It is clear that the professional best practice guidance notes relied mainly on the professional nature of each individual statutory actuary to ensure objectivity and to manage conflicts of interest that may arise. The head of the actuarial department of many South African life insurers was often the statutory actuary, and in many insurers the statutory actuary was to a large extent involved with and had input into the same numbers they had to review or provide attestations for. The need to structure the role in the organisation in such a manner to ensure formal separation or independence from those producing the actuarial numbers was seldom a concern and was not necessitated by legislation, regulations or professional best practice.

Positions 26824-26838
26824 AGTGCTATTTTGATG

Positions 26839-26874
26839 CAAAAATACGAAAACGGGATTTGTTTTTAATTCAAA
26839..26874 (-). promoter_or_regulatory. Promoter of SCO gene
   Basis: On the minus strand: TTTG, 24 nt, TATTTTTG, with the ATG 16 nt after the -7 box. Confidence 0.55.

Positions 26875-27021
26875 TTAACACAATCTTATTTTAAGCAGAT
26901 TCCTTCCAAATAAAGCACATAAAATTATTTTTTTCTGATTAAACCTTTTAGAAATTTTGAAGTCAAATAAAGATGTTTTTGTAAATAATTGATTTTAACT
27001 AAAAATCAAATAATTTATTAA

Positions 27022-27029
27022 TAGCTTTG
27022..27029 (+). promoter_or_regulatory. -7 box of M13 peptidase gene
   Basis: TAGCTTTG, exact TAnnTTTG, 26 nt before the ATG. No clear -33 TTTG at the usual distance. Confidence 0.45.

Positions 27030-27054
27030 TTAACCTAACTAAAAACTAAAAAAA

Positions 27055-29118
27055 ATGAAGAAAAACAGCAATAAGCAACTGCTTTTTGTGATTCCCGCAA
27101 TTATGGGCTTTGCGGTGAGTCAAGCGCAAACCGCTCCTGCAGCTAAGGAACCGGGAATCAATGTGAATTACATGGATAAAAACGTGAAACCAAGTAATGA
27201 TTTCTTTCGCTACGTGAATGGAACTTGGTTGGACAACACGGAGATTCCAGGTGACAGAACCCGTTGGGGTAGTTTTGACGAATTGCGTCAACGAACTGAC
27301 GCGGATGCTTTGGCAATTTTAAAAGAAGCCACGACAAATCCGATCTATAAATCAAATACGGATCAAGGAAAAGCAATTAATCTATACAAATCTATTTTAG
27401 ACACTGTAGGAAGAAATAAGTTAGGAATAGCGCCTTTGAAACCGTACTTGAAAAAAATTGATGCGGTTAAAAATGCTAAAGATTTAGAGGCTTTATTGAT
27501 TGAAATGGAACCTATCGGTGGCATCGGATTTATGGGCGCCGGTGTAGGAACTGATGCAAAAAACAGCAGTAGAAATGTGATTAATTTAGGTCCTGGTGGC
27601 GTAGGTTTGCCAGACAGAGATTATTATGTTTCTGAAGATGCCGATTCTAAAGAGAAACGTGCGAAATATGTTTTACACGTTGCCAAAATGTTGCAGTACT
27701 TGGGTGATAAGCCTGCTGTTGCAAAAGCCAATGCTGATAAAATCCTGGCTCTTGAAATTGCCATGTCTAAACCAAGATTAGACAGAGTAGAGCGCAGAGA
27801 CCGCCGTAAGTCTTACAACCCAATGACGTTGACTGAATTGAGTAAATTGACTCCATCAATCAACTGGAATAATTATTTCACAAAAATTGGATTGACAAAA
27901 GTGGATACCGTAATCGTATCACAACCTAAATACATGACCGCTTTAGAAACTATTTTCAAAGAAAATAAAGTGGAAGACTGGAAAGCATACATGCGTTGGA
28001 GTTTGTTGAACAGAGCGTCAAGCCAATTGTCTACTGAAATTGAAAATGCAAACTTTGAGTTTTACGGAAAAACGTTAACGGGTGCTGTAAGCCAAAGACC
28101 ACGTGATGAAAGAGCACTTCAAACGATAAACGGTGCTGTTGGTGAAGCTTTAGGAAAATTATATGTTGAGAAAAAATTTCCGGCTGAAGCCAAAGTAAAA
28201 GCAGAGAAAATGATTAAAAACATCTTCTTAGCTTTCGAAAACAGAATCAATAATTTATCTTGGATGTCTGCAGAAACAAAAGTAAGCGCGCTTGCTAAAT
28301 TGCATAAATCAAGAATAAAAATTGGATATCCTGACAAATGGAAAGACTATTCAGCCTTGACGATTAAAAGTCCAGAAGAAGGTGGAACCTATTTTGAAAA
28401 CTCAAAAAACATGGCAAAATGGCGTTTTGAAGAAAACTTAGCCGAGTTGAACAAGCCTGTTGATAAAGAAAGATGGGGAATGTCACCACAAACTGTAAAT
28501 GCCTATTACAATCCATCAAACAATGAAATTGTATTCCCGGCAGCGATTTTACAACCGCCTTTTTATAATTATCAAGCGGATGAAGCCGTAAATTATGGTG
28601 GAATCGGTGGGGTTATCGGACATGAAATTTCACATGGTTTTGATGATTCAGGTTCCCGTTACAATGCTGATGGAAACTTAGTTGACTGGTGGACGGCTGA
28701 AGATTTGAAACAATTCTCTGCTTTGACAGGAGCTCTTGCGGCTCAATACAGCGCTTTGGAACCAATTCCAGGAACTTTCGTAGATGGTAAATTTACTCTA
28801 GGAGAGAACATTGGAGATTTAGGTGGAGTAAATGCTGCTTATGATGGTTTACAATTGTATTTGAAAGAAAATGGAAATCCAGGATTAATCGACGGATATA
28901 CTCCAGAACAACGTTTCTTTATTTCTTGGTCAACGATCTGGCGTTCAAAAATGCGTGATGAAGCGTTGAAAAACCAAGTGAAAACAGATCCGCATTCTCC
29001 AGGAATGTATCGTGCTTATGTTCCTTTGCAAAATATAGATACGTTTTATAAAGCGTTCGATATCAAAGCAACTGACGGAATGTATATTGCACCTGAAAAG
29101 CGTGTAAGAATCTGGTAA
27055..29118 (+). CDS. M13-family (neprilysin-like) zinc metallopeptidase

The statutory actuary role as set out in the previous Long-term and Short-term Insurance acts, was well established, understood and engrained predominantly in the Long-term Insurance industry. Part of the investigation was to look at whether the implementation or collective understanding of the statutory actuary role plays a role in anchoring or influencing the implementation and understanding of the current HAF role, especially in Long-term insurers.


The basis for the South African HAF role can be traced back to Solvency II, where the “Actuarial Function” is defined in Article 48 of the European Framework Directive.

Considering the development of the role of the HAF, which is characterized by a single person required by regulation to opine on actuarial matters, it is surprising to note that within the Solvency II framework it is up to the actuarial function, as a collective, to facilitate a review of their own work. It is further important to note that there is no requirement to observe operational independence or segregation of duty between the doer and the reviewer.